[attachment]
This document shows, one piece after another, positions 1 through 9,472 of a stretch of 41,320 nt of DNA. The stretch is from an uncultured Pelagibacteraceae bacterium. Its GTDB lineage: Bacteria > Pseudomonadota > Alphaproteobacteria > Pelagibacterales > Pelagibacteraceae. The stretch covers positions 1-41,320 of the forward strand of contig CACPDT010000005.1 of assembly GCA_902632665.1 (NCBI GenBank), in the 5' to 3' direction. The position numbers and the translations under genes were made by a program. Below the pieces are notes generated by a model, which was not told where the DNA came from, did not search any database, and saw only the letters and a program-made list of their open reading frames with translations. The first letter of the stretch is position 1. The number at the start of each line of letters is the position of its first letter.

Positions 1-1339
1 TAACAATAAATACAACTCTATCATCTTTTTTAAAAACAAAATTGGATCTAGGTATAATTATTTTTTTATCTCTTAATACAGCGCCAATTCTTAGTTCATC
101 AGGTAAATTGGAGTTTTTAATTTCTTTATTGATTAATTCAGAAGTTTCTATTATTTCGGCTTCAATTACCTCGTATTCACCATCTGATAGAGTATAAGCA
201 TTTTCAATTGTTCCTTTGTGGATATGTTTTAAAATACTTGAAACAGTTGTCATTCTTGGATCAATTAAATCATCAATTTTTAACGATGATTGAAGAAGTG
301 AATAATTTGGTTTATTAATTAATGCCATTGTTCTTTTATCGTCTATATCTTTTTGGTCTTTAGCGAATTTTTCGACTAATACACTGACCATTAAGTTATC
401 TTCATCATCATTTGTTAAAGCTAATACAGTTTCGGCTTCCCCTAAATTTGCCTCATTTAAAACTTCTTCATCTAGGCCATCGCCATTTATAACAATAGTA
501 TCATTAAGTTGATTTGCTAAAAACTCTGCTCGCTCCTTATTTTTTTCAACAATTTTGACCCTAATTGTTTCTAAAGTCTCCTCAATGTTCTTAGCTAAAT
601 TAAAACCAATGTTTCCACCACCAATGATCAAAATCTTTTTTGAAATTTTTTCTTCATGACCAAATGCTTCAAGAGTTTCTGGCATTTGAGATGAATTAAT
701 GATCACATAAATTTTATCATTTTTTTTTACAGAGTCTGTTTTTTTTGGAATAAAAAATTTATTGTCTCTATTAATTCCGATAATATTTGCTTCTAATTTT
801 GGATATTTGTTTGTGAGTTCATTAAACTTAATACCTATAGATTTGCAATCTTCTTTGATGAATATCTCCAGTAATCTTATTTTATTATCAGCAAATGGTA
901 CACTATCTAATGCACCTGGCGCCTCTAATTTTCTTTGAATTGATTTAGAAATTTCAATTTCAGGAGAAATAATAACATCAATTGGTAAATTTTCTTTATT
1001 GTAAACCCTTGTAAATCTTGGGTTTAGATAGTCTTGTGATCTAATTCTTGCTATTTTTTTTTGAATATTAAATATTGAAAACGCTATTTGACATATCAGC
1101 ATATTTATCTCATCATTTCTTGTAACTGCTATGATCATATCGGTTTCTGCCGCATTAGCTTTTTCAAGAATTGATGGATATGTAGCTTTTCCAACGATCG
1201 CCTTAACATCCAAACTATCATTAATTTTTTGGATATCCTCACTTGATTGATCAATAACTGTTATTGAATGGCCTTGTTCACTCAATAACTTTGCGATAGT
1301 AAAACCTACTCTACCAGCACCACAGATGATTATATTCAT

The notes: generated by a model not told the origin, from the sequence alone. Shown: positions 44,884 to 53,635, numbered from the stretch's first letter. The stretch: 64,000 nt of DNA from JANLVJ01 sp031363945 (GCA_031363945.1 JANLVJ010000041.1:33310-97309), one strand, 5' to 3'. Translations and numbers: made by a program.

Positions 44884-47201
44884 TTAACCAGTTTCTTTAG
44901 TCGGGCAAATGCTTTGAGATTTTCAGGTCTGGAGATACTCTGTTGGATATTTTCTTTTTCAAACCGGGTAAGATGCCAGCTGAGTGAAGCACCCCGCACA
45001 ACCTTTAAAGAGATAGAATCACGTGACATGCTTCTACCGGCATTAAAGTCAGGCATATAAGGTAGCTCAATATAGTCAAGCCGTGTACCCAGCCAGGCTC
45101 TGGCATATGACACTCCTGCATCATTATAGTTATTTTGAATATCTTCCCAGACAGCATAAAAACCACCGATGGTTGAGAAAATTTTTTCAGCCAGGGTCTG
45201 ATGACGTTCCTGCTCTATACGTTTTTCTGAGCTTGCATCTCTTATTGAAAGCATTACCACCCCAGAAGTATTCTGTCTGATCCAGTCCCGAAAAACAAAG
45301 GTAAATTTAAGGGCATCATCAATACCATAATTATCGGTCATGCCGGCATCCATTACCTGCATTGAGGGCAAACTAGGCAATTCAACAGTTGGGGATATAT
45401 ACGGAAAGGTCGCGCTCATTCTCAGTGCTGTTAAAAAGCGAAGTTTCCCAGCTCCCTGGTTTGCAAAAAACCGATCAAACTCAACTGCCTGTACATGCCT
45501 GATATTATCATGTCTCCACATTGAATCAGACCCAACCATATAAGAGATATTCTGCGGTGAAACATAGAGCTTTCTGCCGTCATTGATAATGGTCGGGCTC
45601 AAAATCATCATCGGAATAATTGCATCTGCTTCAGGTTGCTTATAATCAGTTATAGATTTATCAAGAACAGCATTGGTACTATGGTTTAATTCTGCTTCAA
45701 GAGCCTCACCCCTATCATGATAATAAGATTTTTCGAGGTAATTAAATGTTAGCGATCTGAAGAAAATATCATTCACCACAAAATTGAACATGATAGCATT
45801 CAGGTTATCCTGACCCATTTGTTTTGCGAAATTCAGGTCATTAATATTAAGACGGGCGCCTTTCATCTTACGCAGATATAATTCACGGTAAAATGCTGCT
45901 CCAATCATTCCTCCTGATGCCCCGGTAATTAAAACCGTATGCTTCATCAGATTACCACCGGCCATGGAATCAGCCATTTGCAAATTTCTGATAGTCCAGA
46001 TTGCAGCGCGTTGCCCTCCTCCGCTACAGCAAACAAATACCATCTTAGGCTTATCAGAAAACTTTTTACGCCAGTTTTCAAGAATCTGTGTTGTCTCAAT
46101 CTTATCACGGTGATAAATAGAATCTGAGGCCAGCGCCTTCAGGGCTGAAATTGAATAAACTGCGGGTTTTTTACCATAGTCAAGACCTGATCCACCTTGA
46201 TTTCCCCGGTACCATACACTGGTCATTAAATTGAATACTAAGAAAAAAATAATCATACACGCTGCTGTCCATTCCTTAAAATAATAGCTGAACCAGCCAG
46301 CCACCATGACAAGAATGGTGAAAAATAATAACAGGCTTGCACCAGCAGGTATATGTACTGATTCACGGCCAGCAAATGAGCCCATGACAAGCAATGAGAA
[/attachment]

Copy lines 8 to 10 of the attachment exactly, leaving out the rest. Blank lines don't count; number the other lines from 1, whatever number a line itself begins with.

501 TCATTAAGTTGATTTGCTAAAAACTCTGCTCGCTCCTTATTTTTTTCAACAATTTTGACCCTAATTGTTTCTAAAGTCTCCTCAATGTTCTTAGCTAAAT
601 TAAAACCAATGTTTCCACCACCAATGATCAAAATCTTTTTTGAAATTTTTTCTTCATGACCAAATGCTTCAAGAGTTTCTGGCATTTGAGATGAATTAAT
701 GATCACATAAATTTTATCATTTTTTTTTACAGAGTCTGTTTTTTTTGGAATAAAAAATTTATTGTCTCTATTAATTCCGATAATATTTGCTTCTAATTTT